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Joe Biden Wants Homebuyers With Good Credit to Subsidize High Risk Mortgages

Joe Biden Wants Homebuyers With Good Credit to Subsidize High Risk Mortgages

“The changes do not make sense. Penalizing borrowers with larger down payments and credit scores will not go over well”

The Biden administration wants to penalize homebuyers with good credit, in order to subsidize high risk buyers. This isn’t exactly like what led to the subprime mortgage crisis, but it’s just as stupid and certainly unfair.

It’s just another front on the war on merit.

The Washington Times reports:

Biden to hike payments for good-credit homebuyers to subsidize high-risk mortgages

Homebuyers with good credit scores will soon encounter a costly surprise: a new federal rule forcing them to pay higher mortgage rates and fees to subsidize people with riskier credit ratings who are also in the market to buy houses.

The fee changes will go into effect May 1 as part of the Federal Housing Finance Agency’s push for affordable housing, and they will affect mortgages originating at private banks across the country. The federally backed home mortgage companies Fannie Mae and Freddie Mac will enact the loan-level price adjustments, or LLPAs.

Mortgage industry specialists say homebuyers with credit scores of 680 or higher will pay, for example, about $40 per month more on a home loan of $400,000. Homebuyers who make down payments of 15% to 20% will get socked with the largest fees.

The new fees will apply only to Americans buying houses or refinancing after May 1.

Lenders and real estate agents say the changes will frustrate homebuyers with high credit scores and homeowners seeking to refinance because the rule punishes them for their relatively strong financial positions.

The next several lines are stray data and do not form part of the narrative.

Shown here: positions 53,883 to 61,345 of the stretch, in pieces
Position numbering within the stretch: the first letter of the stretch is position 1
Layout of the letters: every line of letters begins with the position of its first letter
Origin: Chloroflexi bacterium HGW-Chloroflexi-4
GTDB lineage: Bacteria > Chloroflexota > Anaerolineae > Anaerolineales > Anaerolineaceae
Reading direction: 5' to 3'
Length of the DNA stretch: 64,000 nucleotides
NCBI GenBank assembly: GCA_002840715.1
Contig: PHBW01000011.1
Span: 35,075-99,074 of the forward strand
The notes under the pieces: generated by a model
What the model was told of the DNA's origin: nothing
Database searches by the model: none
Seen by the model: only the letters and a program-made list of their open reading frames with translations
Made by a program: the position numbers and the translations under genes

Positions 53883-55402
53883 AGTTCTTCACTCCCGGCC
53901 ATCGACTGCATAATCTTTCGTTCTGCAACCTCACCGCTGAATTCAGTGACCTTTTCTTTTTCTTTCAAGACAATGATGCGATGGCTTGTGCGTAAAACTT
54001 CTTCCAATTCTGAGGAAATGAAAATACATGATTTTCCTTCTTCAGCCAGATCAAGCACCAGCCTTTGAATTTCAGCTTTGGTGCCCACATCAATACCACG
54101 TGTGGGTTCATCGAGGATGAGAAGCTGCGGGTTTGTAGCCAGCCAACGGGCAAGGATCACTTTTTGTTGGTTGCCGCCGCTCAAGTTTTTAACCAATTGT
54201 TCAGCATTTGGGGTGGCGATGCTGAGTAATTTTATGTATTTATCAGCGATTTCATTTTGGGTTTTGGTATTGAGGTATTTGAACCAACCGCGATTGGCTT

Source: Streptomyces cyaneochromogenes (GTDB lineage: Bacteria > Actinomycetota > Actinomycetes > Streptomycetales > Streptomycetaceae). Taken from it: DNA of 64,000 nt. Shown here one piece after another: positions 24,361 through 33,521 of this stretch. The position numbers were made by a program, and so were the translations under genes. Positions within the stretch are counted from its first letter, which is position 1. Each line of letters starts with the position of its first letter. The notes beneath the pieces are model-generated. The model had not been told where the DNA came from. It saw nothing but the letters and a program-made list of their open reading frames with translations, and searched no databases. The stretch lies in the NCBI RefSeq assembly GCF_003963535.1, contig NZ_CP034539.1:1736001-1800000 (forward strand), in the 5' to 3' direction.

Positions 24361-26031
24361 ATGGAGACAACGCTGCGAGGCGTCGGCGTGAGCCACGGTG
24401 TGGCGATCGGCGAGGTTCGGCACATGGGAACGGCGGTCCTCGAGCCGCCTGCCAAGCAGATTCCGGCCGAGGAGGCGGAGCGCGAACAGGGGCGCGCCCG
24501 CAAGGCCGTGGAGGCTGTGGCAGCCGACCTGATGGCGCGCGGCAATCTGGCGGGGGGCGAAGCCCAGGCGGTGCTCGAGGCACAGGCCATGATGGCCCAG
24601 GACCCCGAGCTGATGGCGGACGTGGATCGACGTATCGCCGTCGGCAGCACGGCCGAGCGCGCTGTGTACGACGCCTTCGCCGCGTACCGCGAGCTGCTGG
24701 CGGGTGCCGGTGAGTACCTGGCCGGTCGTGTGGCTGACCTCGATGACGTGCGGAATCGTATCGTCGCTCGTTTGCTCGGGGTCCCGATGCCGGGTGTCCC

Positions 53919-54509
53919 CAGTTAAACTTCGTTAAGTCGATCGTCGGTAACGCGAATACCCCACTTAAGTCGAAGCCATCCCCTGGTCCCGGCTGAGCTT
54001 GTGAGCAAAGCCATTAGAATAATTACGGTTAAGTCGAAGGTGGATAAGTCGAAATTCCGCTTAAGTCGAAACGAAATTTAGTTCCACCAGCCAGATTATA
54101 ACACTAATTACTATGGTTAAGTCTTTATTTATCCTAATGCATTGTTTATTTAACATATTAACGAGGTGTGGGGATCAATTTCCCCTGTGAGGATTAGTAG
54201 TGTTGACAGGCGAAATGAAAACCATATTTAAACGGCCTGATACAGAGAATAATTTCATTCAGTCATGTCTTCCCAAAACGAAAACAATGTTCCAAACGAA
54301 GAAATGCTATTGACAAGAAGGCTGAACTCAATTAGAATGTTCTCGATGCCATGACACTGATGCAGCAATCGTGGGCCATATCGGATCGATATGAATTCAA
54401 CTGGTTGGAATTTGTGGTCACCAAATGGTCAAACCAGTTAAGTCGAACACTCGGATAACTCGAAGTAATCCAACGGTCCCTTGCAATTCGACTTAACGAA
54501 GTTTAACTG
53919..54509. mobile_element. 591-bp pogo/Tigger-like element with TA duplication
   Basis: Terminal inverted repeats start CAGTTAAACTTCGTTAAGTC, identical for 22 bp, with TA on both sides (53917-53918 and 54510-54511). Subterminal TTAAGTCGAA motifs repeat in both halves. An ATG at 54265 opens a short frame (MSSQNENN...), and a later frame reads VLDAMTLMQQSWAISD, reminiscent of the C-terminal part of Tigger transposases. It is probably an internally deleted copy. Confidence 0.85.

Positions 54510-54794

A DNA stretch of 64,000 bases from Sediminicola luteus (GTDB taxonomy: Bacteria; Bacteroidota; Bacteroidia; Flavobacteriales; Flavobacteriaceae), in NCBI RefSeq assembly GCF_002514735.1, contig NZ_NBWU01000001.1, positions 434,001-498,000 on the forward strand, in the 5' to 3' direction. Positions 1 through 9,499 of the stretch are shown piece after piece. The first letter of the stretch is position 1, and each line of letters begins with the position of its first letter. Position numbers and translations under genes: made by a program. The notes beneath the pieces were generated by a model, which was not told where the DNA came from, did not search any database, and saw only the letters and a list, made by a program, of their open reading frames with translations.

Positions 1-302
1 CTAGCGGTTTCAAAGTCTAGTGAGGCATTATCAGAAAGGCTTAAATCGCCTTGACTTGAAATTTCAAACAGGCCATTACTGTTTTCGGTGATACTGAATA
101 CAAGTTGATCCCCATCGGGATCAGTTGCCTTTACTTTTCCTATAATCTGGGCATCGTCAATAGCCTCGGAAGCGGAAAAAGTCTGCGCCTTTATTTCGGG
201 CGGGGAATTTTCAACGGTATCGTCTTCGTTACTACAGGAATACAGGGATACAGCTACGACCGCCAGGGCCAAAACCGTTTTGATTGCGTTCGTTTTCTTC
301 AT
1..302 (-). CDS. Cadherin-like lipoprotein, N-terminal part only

“The changes do not make sense. Penalizing borrowers with larger down payments and credit scores will not go over well,” Ian Wright, a senior loan officer at Bay Equity Home Loans in the San Francisco Bay Area, told The Washington Times in an email message. “It overcomplicates things for consumers during a process that can already feel overwhelming with the amount of paperwork, jargon, etc. Confusing the borrower is never a good thing.”

The Olean Times Herald has more and even mentions our old friends Fannie Mae and Freddie Mac:

Punishing Americans with good credit

The Biden administration wants homebuyers who have good credit to cover the risks of lending to homebuyers who don’t. Congressional Republicans should stand united against this latest White House effort to erode the value of personal responsibility.

The New York Post reported this week that Fannie Mae and Freddie Mac are prepared to overhaul the fees built into mortgages issued at private banks. The charges — known as low-level price adjustments — are based on a handful of factors and often absorbed into a buyer’s mortgage rate.

Under the Biden plan, those with better credit scores would face additional surcharges while those with substandard credit scores would see fees cut nearly in half.

“When absorbed into a long-term mortgage rate, the increase is the equivalent of slightly less than a quarter percentage point in mortgage rate,” the Post reported in reference to buyers with higher credit ratings. “On a $400,000 loan with a 6 percent mortgage rate, that buyer could expect their monthly payment to rise by about $40.”

That’s nearly $14,400 over the life of a traditional 30-year mortgage.

This is such a bad idea.

Do we learn nothing from history?


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The Gentle Grizzly | April 20, 2023 at 9:03 am

“Joe Biden Wants Homebuyers With Good Credit to Subsidize High Risk Mortgages”

Joe Biden can pound salt.

    “From each according to his ability, to each according to his needs”

    (German: Jeder nach seinen Fähigkeiten, jedem nach seinen Bedürfnissen)

I think this is illegal, because of the fair lending act? Loan discrimination?

    The Gentle Grizzly in reply to Mt. Fuji. | April 20, 2023 at 9:15 am

    Not when it favors the Historically Under-Represented or whatever the latest catch-phrase is for 13% of the population.

    I have been judicious in my spending habits and use of credit over the years; that is why I am sitting well north of 800. I guess I must be punished when I go for the bridge loan I may need in the next few months.